RIT professor assembles wine anthropology research in new collection of essays

Book signing by co-editor Robert Ulin is Dec. 3

Follow Vienna McGrain on Twitter
Follow RITNEWS on Twitter

RIT professor Robert Ulin will host a signing of his latest collection of essays, Wine and Culture: Vineyard to Glass, on Dec. 3.

The holidays are approaching: gatherings with in-laws, crowded shopping malls, snow and ice, hampered travel. But for many, there is an elixir that makes it all bearable—wine.

Robert Ulin, professor of anthropology at Rochester Institute of Technology, has been studying wine for more than 30 years, but he decidedly leaves the quandary of red versus white to sommeliers. Essays written by leading anthropologists are the basis of Ulin’s latest book, Wine and Culture: Vineyard to Glass—co-edited by Rachel Black—which explores the cultural, social and historical conditions through which wine is produced and represented and shows how wine offers a window into cultural, social, political and economic issues throughout the world. Ulin will host a book signing 5–9 p.m. Tuesday, Dec. 3, at Pittsford Wine and Spirits, 3 Schoen Place, Pittsford, N.Y.

“Wine has long been and continues to be an important commodity that generates significant interest because of its commercial, symbolic, cultural and aesthetic value,” Ulin says. “Perhaps the most significant measure of interest in the consumption of wine is that it continues to rise with globalization, clever advertising and the proliferation of new winegrowing areas, such as China, to both cultivate and meet consumer demands.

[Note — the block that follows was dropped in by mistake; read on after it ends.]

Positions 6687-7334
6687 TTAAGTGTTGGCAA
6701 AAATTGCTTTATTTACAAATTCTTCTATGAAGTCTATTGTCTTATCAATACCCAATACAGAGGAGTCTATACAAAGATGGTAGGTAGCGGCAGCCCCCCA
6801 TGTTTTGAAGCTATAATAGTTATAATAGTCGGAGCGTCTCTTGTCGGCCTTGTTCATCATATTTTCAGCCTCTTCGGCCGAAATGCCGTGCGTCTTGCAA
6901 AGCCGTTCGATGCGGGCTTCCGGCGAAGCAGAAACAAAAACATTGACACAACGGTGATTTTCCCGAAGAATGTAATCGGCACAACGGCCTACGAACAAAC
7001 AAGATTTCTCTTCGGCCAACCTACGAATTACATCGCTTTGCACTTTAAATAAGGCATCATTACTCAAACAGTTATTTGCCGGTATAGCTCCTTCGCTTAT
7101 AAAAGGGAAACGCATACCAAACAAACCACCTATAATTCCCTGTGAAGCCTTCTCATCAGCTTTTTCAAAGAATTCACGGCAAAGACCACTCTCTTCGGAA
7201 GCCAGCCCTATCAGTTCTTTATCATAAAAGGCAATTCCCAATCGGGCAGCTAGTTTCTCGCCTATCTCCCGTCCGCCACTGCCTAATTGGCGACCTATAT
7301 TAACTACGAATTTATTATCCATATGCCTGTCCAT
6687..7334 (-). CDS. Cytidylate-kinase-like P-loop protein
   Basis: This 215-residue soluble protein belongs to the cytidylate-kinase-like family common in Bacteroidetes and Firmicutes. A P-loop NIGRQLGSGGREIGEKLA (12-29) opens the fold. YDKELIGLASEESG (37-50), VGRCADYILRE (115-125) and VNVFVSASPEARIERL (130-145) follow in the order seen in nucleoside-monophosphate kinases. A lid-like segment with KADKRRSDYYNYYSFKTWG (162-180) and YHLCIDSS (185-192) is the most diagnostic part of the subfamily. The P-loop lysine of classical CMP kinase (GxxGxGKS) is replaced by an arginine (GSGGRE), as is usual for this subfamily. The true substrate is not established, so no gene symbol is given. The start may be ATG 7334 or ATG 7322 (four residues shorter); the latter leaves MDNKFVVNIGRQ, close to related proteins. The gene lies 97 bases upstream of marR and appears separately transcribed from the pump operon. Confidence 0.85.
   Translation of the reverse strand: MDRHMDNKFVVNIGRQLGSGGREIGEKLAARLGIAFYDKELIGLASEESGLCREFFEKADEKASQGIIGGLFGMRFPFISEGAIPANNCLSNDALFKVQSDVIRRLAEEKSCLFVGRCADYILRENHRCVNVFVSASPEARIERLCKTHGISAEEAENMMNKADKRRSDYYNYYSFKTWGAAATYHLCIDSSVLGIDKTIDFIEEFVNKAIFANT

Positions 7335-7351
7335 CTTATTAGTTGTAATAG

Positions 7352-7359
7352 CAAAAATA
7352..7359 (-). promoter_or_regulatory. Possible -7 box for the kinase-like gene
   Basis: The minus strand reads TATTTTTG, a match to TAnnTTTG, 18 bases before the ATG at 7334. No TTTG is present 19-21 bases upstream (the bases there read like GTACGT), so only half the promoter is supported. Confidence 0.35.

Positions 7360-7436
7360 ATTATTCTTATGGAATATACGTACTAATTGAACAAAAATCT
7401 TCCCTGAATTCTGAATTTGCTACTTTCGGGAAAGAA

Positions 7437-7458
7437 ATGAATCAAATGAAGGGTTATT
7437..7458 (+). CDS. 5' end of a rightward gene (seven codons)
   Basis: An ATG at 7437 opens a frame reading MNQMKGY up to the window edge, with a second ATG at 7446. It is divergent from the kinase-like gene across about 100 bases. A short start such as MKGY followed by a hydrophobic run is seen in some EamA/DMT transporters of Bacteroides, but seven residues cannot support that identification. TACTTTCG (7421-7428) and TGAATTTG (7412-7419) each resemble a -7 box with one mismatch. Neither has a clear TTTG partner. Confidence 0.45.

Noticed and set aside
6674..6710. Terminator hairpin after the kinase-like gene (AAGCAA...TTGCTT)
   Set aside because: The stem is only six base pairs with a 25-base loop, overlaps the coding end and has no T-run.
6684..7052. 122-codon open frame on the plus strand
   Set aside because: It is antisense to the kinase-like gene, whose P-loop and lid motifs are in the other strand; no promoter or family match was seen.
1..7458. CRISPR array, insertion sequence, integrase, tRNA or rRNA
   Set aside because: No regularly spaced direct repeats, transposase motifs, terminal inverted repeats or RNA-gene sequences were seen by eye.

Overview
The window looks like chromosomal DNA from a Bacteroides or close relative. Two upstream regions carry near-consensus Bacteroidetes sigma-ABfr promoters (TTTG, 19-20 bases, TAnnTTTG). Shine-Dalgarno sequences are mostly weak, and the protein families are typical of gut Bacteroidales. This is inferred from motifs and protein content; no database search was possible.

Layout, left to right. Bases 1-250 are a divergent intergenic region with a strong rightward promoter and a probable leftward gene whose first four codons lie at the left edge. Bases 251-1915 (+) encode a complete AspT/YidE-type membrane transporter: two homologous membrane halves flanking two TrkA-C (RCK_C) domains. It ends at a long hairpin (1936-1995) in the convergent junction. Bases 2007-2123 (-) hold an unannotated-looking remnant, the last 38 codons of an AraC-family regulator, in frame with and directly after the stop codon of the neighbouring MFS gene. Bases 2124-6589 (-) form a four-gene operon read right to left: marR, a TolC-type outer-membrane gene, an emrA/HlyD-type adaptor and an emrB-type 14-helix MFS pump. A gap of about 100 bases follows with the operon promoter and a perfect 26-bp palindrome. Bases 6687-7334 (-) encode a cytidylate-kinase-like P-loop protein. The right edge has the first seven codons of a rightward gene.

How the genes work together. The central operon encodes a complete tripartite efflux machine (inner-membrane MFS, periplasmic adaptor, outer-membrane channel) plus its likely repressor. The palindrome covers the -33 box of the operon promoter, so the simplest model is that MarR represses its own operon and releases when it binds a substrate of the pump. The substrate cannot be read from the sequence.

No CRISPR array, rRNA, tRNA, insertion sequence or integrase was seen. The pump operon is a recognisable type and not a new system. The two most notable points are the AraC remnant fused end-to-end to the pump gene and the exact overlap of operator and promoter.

“By comparison, anthropological research on wine as an exclusive topic of inquiry is scant over the past 20 years. This book addresses the importance of wine as a commodity but also links research on wine to a number of critical issues at the forefront of the social sciences and humanities. The essays in this book explore the invention of tradition, social class, globalization, gender and the uses of history and culture to support the quality and authenticity of wine.”

Ulin has also written Vintages and Traditions and numerous articles on the anthropology of wine and he is known for his work on hermeneutics, or the theory of text interpretation, critical theory and historical anthropology.

For more information on the book signing or Ulin’s research, contact Ulin at 585-475-3969 or rcugla@rit.edu.